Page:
When we die, how will the people we leave behind talk about us? What will they say about our secrets? In Marie NDiaye’s The Cheffe, translated into English by Jordan Stump, the story of the Cheffe is told by an unnamed narrator after the Cheffe has passed away. As far as he knows, he was the Cheffe’s only close friend and confidant, so he relates the history of her life as she told it to him in many intimate late-night conversations.
The story is told semi-chronologically, with the narrator jumping between times and places as one thought reminds him of another. We see snippets of the present moment while he discusses the Cheffe’s childhood, growing up in Sainte-Baizelle poor but happy. We often return to the public’s opinion of the Cheffe’s own restaurant as the narrator tells of a cooking apprenticeship she had in her youth with the Clapeaus, humorous (and gluttonous) characters whose deeply overwhelming love of food offers the Cheffe a unique playing field to hone her skills.
The narrator met the Cheffe just as he was beginning his culinary career as a young, hopeful assistant. As he worked alongside the older Cheffe, a master of her craft, he fell in love with her, and he would carry this unrequited passion with him for the rest of his life. It colors everything he shares with us. That we’re introduced to her through this perspective means she appears to us glorified, legendary, mythic. An impossible person, and just someone else’s impression. “That’s how she was,” he says. “At least I think that’s how she was.”
At times, the novel is less about the Cheffe and more about this man’s idea of her. Our narrator spouts self-importance at every turn. “People sometimes called her too cautious, afraid to offer a prompt, clear opinion, always holding back,” he chides. Other people’s critiques of the Cheffe are always followed with dissent: “They couldn’t have gotten her more wrong.”
The novel breeds fascination, and the narrator’s obsession with the Cheffe is catching. Words about this unknowable character feel full of crucial details and, as the reader hopes, perhaps in the telling of the story there will be one detail that gives the Cheffe away, that reveals the source of her grandeur, that allows the reader to understand her. This is what the narrator is obsessed with, too: a love that comes from supposed understanding.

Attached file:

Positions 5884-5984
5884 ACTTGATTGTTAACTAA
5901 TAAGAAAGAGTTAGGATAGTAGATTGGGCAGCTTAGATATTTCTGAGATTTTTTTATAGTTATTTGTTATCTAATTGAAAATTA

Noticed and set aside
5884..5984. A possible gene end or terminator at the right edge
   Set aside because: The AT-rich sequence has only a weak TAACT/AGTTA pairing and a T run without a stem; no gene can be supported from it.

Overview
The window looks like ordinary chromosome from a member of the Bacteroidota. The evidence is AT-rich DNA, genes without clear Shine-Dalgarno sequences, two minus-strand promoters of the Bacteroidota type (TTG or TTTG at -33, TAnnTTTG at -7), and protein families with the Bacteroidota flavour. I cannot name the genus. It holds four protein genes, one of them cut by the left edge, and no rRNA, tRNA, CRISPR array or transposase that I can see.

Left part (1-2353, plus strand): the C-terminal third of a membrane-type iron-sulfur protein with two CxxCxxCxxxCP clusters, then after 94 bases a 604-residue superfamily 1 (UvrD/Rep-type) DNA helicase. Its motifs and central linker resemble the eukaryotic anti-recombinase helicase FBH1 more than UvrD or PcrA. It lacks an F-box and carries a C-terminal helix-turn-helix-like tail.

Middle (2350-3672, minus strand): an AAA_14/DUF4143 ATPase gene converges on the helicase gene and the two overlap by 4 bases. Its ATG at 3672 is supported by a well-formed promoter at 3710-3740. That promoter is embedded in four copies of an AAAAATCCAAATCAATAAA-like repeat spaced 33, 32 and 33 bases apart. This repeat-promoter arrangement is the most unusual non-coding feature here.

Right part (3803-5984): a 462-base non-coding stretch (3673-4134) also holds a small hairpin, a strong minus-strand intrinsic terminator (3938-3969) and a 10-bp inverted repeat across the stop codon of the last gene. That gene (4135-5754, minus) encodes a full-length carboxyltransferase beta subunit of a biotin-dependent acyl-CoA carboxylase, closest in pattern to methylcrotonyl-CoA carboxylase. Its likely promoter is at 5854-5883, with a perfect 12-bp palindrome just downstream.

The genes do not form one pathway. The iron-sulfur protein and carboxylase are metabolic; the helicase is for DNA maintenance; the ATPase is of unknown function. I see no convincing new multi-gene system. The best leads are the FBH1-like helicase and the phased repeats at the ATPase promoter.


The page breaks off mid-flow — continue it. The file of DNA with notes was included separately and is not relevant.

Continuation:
Still, NDiaye surprises us when the Cheffe’s fame fades during more intimate moments. When the narrator tells of the midnight kitchen hours when he and the Cheffe could speak openly, NDiaye’s writing reaches a beautiful honesty. The strange loveliness of them meeting in such an unlikely space is peaceful and genuine, private and therefore more intimate.
NDiaye utilizes the relationships between these characters to observe the wide scope of love in our lives, how it drives us, and where. Despite sparse dialogue, the thoughts and innermost lives of these characters take the forefront, and what they say out loud to each other is far less important than what they mean.
The Cheffe is a story about impressions, ideas, and the extreme subtleties of human relationships. We see in so many small gestures how the circumstance of a moment or even one’s whole history is implicitly understood by a loved one. It’s possible to glean meaning from a glance, a gesture, or a smile. These moments of connection, for the Cheffe and her companion, are the actions that make up a life.
By Marie NDiaye
Published October 30, 2019
Megan Otto is a freelance arts and environmental writer specializing in content related to ethical storytelling, underrepresented voices, climate justice, and the arts. Based in Portland, Oregon, she loves visiting both the mountains and the ocean in her free time. Learn more about her writing at megotto.com or find her @megsotto on Twitter.